One is that if I’m in a lighting situation where the lights are going down, and I’ve got T-Max 400 loaded up, I don’t worry about, “is this going to show up?” because I push it a couple of stops and it looks incredible. Tri-X just won’t -- it’s just a fact, it won’t push as well. But as far as pulling and pushing film I don’t pull film so much. I push color film and black and white. Color film is not meant to be pushed. It barely pushes to be honest. You can pay a lab to push your color film, but souping it in developer longer isn’t going to help as much as you think. I do push my color film, but I don’t anticipate it to push like black and white film.
I can’t give you all the precise details for how it works because I don’t fully understand the complexities of color film and why it wouldn’t push as well, but I know that it tends to not. An example I can say, and I have done this in tests if I take color film -- a roll of Portra 400 or a roll of T-Max 400 and push them two stops I get a lot more tones out of my black and white film than my color. With pushing film for me, sometimes it’s out of necessity, sometimes it’s for aesthetic reasons. I would say nine times out of ten it’s for need. I’m on a shoot, the light’s not what I thought, and assuming I’m mostly lighting it naturally or entirely, then at that point you’re at the mercy of whatever found light you have. I can’t necessarily think of a time where I thought, “I just want to push film to push film.” Because I would instead get the most out of that films tonal range by shooting it at box speed. I don’t see a reason to want to lose out on tones.
Now, if in the event of digital, and I’ve never tried the pushed presets… but I think a preset like that could be great for shooting a concert. Because I know if I were shooting film, it would be a pushed film. So if I were shooting digital, it would make sense to use a pushed preset. I would say the short answer though is that when I do push film, whether it is color or black and white, it’s almost always for practical reasons. Or sometimes it is for safety sake too. If I was in a situation where I didn’t really get a chance to meter because everything was happening around me and I just had to guess (and I wasn’t entirely confident on my guess) I might push it a stop. I’m not talking about broad daylight like this, I’m talking about being in a lower light situation or at dusk, and I’m not entirely sure. If by the time I’m done shooting it’s dark outside I can’t just after the fact pull out my meter and be like, “whoah, was I right?”. It would be different. So, sometimes for safety sake, I push film.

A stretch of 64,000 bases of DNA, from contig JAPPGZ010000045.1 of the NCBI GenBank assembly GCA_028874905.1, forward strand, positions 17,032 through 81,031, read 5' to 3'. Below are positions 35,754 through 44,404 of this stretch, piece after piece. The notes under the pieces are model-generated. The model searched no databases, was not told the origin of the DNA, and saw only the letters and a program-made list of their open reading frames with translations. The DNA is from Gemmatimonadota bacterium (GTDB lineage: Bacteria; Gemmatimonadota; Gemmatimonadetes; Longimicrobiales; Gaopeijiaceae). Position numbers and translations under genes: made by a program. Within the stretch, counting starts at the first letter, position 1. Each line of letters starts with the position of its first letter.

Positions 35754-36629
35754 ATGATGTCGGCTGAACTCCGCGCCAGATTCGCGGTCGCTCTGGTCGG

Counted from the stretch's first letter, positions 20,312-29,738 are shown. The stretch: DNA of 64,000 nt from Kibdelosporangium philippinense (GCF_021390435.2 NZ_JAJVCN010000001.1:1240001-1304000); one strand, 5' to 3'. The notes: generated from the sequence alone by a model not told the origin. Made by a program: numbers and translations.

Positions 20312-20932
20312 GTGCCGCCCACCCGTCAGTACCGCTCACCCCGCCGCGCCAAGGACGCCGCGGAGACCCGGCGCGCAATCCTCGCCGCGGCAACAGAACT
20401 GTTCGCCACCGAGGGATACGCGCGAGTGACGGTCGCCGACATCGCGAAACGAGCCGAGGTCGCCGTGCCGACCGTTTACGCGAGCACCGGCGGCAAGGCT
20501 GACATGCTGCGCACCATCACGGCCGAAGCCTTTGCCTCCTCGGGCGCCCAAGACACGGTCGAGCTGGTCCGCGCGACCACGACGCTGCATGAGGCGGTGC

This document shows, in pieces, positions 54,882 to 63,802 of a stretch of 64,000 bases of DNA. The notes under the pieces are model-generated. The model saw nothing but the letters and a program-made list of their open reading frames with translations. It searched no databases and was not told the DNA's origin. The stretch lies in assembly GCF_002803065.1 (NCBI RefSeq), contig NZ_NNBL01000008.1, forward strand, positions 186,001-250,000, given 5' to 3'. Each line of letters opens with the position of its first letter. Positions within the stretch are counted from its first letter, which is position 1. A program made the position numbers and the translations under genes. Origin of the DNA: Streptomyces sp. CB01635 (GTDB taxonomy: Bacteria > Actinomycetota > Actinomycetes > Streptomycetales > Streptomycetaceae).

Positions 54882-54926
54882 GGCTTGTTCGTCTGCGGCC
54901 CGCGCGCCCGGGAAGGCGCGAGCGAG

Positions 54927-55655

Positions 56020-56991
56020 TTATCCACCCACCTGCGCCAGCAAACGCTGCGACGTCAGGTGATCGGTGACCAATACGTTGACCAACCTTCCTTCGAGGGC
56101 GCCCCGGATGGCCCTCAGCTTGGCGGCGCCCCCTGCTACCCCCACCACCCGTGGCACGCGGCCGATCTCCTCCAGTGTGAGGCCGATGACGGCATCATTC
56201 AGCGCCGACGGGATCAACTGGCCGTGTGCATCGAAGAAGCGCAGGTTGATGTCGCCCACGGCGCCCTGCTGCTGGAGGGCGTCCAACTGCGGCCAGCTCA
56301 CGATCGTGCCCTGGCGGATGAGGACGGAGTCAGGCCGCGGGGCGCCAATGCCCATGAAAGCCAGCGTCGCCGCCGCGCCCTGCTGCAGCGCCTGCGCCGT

I have one more question for you and it’s a short one I like to ask people. The question is, what is an odd or interesting fact that most people might not know about you?
Um… I am a very proud Ex-4H President. I used to raise goats. I grew up on a farm and I raised everything that walks, swims, or crawls. Sometimes when people are talking about getting urban chicken coops and I start telling them about taking care of baby chicks and making sure they’re getting enough electrolytes and water and how to raise them well, people are scratching their heads like, “how do you know?”. It’s because I literally raised hundreds of chickens. I love animals and I love 4H and it ironically made me a vegetarian. I’m excited for a day when I can have animals around again and they can be my buddies and hang out.
That’s such a good one.
Yeah! I used to raise animals. I miss it very much. I’m very much an animal lover. I’ve been a vegetarian for over ten years. I miss having goats. Another weird, quirky thing about me is that I have two cats and I walk them every day at the park. They know how to sit on command.